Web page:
NEW YORK (TheStreet) -- There are many places where you can buy pens, paper clips, sticky notes and all the other items needed to run your office. Staples (SPLS), the largest retailer of office products and services in the U.S., would have ranked on any short list of places to get these things.
However, despite the company's "Easy" slogan, there's nothing easy about Staples' ability to grow sales, and that hasn't been good for its stock. The Framingham, Mass.-based company has posted 17 consecutive quarters of revenue declines.
But Staples wants to get shoppers back into its stores, which is why its pending merger with rival Office Depot (ODP) is so important. However, that's not likely to work. Like Staples, Office Depot, is also struggling, with revenue declines for two straight quarters and 8% year over year on average.
Sure, analysts have grown more optimistic about their future together. But that's mostly from the standpoint of cutting costs and how much money the combined company stands to save annually in merger synergies. But that still doesn't address how competitive the new company will be against Amazon's (AMZN) dominant e-commerce platform.
All told, there are still too many unknowns about the future of the combined company, especially with Wal-Mart (WMT) now entering the fray with unlimited shipping. Do you suppose Wal-Mart, the price leader, won't find a way to ship reams of paper and manilla envelopes at lower prices to undercut Staples? Sure it will.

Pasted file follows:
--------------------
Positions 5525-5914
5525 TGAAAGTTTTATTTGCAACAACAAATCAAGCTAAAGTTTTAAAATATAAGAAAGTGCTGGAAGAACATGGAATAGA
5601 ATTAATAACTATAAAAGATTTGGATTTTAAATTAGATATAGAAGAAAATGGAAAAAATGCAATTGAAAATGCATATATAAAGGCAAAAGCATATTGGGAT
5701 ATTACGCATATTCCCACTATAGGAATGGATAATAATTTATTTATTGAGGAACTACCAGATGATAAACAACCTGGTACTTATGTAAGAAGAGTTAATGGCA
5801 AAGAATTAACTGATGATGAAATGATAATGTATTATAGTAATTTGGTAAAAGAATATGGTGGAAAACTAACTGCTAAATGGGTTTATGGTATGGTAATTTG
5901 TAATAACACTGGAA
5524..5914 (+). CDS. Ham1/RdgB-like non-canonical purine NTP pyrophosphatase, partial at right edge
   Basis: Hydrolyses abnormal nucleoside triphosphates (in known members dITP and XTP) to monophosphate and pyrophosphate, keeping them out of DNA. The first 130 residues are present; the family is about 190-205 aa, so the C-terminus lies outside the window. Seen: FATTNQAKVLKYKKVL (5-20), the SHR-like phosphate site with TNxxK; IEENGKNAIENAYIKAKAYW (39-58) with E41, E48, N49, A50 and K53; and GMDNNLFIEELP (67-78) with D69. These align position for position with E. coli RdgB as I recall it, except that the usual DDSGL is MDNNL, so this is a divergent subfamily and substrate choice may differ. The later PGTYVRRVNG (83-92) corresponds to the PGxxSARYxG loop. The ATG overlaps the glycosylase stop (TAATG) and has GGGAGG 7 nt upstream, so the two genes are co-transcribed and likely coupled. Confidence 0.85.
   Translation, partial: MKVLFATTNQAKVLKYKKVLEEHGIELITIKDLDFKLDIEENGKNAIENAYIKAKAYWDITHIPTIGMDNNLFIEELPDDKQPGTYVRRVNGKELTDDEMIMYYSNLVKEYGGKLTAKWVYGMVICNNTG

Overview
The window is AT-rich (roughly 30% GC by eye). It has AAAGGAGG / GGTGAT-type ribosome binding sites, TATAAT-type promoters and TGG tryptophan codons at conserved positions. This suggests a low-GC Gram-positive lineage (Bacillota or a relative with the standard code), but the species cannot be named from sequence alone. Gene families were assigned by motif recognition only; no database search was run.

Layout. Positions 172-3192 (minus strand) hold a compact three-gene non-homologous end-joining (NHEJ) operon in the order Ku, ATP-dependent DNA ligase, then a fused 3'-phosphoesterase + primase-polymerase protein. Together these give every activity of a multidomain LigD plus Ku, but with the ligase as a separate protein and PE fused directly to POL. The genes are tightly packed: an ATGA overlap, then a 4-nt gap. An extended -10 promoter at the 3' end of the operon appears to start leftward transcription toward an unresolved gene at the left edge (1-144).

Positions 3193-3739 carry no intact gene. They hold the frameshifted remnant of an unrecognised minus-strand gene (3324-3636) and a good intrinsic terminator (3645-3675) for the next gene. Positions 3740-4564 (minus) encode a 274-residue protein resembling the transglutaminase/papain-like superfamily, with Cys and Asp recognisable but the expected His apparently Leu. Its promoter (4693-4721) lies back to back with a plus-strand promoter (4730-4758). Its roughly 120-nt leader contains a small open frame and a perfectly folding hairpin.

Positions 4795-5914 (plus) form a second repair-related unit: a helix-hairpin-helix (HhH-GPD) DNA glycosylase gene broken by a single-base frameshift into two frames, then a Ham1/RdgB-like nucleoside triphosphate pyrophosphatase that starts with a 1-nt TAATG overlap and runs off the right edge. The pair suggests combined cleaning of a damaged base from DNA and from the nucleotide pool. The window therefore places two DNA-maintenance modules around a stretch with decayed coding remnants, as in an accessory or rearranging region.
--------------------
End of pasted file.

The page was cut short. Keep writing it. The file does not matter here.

So ahead of Staples' first-quarter earnings results Wednesday, the stock -- despite being up 22% in six months -- is not a good bet. For that matter, even when looking forward to the next 12 months, there's nothing about Staples' stock that screams value. At $16.50, shares are down over 9% for the year to date and trade at a price to earnings ratio of 78, or four times the S&P 500.
For the quarter that ended April, Staples is expected to deliver 17 cents in earnings per share, down 5.5% year over year, on revenue of $45.47 billion, down 3.2%. For the full year, ending in January, earnings per share of 93 cents is expected to fall 3% year over year, while full-year revenue of $21.97 billion calls for a 2.3% decline.
Business customers who once valued the cost-savings from large bulk purchases no longer care about such things, making the prospect for Staples beating revenue target Wednesday less likely. In fact, you would have to go all the way back to the fourth quarter of 2012 to find the last time Staples posted a quarter where revenue actually climbed.
So investors should stay away. Combined with last week's report showing U.S. retail sales flat-lined in April, now's not a good time to be in retail stocks, much less one of the worst revenue performers over the past two years.